General Staff. An IMT:
• Includes command and general staff members and support personnel.
• Has statutory authority and/or formal response requirements and responsibilities.
• Has pre-designated roles and responsibilities for members (Rostered and on-call: Identified and
able to be contacted for deployment).
• Is available 24/7/365.
• Type 3 Incident Management Team. In August 2003, the U.S. Fire Administration convened a
focus group of stakeholders and experts from across the country to best determine the means to
develop Type 3 IMTs nationwide. The focus group agreed to stay with the basic National Wildfire
Coordinating Group (NWCG) Incident Command System (ICS) training and typing models for the
all-hazards emergency response community.
www.CHCER.net
Being Prepared - HICs Overview
• HICS is based upon the Hospital Emergency Incident Command System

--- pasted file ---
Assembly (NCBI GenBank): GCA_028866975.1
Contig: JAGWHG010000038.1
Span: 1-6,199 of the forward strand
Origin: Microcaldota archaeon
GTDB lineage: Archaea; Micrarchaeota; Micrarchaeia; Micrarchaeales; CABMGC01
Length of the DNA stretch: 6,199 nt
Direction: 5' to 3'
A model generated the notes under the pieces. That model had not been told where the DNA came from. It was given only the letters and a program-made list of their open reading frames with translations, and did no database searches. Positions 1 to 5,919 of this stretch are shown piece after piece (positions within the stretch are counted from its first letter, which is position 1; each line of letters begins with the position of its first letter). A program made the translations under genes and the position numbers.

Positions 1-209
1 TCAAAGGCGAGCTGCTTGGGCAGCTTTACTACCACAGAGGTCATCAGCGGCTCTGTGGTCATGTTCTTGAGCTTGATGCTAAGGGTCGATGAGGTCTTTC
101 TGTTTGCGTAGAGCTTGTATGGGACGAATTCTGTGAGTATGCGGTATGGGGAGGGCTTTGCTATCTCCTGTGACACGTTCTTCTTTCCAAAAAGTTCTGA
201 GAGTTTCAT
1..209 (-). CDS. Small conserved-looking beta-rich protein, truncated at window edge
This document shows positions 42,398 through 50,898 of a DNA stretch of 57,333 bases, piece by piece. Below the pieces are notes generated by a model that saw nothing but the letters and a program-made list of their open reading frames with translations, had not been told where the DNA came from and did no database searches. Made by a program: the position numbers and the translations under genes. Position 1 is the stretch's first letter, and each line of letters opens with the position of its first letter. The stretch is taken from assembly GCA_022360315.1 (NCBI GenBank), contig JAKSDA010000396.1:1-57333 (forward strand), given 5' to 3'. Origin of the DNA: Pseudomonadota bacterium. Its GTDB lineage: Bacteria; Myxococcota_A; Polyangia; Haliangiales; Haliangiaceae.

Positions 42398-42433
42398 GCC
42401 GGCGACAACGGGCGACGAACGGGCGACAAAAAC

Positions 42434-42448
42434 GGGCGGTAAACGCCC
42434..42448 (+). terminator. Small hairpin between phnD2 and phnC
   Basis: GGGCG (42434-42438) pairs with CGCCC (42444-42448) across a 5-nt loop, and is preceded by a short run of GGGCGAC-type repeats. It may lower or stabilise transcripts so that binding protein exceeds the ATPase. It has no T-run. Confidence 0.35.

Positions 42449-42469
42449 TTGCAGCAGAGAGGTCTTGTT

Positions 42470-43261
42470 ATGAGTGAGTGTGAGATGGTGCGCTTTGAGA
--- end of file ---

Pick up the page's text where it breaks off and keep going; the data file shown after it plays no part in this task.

(HEICS), which was created in the late 1980s as an important foundation for
the 5,815 registered hospitals in the United States in their efforts to prepare
for and respond to various types of disasters. In developing the fourth edition
of HEICS, the value and importance of using an incident management system
to assist as well with daily operations, preplanned events, and non-emergency
situations became apparent. Thus, the HICS was created as a system for use in
both emergency and non-emergency situations, such as moving the facility,
dispensing medications to hospital staff, or planning for a large hospital or
community event.
• HICS was developed by a national work group of twenty hospital subjectmatter experts from across the United States. In addition to the contributions
of the national work group, ex officio members were included to ensure
consistency with governmental, industrial, and hospital accreditation planning
efforts and requirements.
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Being Prepared - HICs Objectives
• An ICS is designed to:
> Be usable for managing all routine or planned events, of any size or type, by
establishing a clear chain of command
> Allow personnel from different agencies or departments to be integrated into a
common structure that can effectively address issues and delegate responsibilities
> Provide needed logistical and administrative support to operational personnel
> Ensure key functions are covered and eliminate duplication